Then there is the matter of the sweltering cell. This one is easier: No one should be roasted alive. This is hardly a new problem. Texas has long been excoriated for its correctional infernos. And while it is also a problem in some other states, an exhaustive study by The Intercept earlier this year shows that Texas leads the nation in superheated cells.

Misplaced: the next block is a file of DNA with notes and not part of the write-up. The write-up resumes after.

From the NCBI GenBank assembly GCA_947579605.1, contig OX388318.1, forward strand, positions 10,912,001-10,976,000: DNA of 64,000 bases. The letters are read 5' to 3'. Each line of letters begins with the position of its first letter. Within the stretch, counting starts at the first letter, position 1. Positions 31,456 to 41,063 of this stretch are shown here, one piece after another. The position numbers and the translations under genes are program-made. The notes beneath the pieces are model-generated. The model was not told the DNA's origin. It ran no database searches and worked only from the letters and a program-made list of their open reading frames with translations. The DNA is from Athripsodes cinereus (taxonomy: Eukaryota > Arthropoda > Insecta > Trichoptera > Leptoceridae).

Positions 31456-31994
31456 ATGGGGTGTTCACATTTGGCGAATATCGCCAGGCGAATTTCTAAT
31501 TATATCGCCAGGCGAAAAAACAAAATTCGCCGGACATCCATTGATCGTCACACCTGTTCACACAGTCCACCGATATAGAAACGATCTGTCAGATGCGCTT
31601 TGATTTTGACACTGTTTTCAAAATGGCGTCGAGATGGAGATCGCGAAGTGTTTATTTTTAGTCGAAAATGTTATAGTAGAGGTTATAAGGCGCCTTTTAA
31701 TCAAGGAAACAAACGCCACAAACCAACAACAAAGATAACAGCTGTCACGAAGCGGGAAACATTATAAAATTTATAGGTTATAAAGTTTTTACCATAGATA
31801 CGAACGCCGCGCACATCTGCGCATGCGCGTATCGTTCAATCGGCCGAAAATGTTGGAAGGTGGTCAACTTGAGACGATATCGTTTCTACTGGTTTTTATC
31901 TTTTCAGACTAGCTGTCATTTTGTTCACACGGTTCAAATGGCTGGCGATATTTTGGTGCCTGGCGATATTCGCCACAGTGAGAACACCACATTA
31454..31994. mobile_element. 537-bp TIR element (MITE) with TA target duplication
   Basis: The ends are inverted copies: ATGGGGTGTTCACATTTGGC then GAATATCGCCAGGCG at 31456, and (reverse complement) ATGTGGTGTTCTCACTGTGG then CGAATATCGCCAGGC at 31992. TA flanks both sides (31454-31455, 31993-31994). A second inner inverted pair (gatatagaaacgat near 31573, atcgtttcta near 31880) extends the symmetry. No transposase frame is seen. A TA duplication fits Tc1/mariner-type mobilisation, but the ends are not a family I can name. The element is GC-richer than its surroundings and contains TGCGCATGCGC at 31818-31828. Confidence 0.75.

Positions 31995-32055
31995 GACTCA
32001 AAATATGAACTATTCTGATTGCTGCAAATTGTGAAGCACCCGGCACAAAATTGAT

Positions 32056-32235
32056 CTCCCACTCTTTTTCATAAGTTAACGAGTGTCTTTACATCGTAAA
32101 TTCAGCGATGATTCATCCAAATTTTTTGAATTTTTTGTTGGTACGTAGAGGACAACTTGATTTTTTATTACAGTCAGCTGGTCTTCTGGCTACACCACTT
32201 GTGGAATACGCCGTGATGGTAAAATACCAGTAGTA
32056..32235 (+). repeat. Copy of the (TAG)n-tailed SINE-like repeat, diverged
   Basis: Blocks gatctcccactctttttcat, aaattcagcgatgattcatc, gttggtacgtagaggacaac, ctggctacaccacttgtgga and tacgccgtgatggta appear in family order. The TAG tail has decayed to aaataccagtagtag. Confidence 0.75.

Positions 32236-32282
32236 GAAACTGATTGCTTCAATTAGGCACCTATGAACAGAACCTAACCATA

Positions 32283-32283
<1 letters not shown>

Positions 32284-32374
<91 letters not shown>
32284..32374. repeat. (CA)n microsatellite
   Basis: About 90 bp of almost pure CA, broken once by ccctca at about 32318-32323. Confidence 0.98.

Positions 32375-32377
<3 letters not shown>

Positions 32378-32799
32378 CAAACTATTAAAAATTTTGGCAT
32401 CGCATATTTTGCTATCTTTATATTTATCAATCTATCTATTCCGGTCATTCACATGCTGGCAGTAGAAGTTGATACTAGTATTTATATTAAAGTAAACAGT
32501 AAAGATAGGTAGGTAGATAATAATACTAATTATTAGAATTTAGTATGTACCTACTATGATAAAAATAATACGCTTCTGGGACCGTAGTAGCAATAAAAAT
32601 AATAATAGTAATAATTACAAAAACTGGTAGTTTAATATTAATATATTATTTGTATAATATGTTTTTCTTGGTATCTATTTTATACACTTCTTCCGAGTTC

To the extent there is a rebuttal, people will remind us that prison is not supposed to be a Hilton. But I have never heard of a prisoner who confused the bars on his window and the locks on his door with room service and a day spa. People will also complain that they cannot afford air conditioning, so why should prisoners get it for free? The answer, of course, is that prisoners cannot otherwise escape the heat. They cannot, for instance, get to an air-conditioned shelter set up by the city. By depriving them of their liberty, the state assumes responsibility for their safety. That’s the bargain struck by a civilized society and by the Constitution. If the state makes it impossible for a person to fend for themselves, then the state has to fend for them. And finally, some people suppose that the purpose of prison is to make a person suffer. But this is simply mistaken; a person is not sent to prison to be punished some more; prison is the punishment. The loss of liberty is the penalty society imposes, and suffering atop that deprivation can only be justified by a separate transgression inside the prison walls.